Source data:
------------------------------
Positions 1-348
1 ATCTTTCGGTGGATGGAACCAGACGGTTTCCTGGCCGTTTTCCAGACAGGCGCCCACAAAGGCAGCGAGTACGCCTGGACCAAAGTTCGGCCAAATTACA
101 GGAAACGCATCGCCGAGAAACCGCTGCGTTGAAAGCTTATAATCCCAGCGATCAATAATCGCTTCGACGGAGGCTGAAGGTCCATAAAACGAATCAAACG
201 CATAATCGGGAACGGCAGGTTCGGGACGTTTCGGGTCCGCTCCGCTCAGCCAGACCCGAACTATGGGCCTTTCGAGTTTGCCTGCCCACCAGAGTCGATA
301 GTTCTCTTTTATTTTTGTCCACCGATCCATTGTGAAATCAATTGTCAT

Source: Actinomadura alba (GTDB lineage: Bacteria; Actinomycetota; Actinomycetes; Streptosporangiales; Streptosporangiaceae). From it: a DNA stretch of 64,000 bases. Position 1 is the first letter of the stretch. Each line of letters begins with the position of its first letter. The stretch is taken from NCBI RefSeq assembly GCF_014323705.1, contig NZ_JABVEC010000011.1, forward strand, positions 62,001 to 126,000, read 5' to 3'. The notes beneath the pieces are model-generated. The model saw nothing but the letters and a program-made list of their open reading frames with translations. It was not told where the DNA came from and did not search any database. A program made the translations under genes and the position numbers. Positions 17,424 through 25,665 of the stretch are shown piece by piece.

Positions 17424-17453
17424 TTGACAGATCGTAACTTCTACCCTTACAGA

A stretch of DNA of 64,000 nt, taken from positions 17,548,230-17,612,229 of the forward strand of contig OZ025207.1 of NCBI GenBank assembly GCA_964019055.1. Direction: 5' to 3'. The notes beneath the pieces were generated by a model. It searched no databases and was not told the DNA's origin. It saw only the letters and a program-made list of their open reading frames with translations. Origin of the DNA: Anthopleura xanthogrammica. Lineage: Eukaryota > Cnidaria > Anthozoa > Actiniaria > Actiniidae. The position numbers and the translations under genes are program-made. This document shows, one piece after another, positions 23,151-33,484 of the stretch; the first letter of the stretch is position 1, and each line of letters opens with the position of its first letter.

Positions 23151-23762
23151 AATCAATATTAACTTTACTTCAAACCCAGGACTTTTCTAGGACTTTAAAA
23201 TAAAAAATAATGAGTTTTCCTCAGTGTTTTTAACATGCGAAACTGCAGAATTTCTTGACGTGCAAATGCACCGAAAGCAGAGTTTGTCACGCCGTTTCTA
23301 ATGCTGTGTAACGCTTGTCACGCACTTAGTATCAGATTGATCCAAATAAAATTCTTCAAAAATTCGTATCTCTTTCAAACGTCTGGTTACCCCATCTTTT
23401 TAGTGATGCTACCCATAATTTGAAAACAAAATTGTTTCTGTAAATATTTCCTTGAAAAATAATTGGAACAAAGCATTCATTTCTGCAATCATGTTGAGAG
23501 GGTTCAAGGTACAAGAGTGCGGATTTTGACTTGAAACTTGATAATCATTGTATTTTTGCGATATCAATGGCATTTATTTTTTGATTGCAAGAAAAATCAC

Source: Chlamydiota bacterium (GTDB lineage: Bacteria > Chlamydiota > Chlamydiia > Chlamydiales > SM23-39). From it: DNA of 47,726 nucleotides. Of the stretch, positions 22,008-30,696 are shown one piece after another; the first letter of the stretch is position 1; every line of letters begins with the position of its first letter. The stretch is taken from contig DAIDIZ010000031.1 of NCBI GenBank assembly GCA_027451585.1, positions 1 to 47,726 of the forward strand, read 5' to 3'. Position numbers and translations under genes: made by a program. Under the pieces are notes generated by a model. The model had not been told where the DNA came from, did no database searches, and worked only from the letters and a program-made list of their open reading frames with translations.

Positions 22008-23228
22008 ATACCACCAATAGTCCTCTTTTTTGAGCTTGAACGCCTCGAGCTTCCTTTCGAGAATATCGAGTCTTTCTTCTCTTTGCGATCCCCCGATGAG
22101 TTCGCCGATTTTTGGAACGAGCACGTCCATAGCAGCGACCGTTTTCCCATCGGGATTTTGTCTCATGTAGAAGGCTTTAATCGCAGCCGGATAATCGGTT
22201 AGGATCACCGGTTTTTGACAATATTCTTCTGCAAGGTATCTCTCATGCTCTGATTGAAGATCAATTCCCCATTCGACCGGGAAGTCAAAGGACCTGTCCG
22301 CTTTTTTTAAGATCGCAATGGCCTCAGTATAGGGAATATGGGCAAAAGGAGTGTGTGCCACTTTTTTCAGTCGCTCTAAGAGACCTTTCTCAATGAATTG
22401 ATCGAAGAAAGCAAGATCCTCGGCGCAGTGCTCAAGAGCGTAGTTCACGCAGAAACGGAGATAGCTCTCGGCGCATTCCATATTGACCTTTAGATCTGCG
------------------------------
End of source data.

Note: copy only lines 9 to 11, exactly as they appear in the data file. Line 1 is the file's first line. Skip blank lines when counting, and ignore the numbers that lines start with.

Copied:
A stretch of DNA of 64,000 nt, taken from positions 17,548,230-17,612,229 of the forward strand of contig OZ025207.1 of NCBI GenBank assembly GCA_964019055.1. Direction: 5' to 3'. The notes beneath the pieces were generated by a model. It searched no databases and was not told the DNA's origin. It saw only the letters and a program-made list of their open reading frames with translations. Origin of the DNA: Anthopleura xanthogrammica. Lineage: Eukaryota > Cnidaria > Anthozoa > Actiniaria > Actiniidae. The position numbers and the translations under genes are program-made. This document shows, one piece after another, positions 23,151-33,484 of the stretch; the first letter of the stretch is position 1, and each line of letters opens with the position of its first letter.

Positions 23151-23762
23151 AATCAATATTAACTTTACTTCAAACCCAGGACTTTTCTAGGACTTTAAAA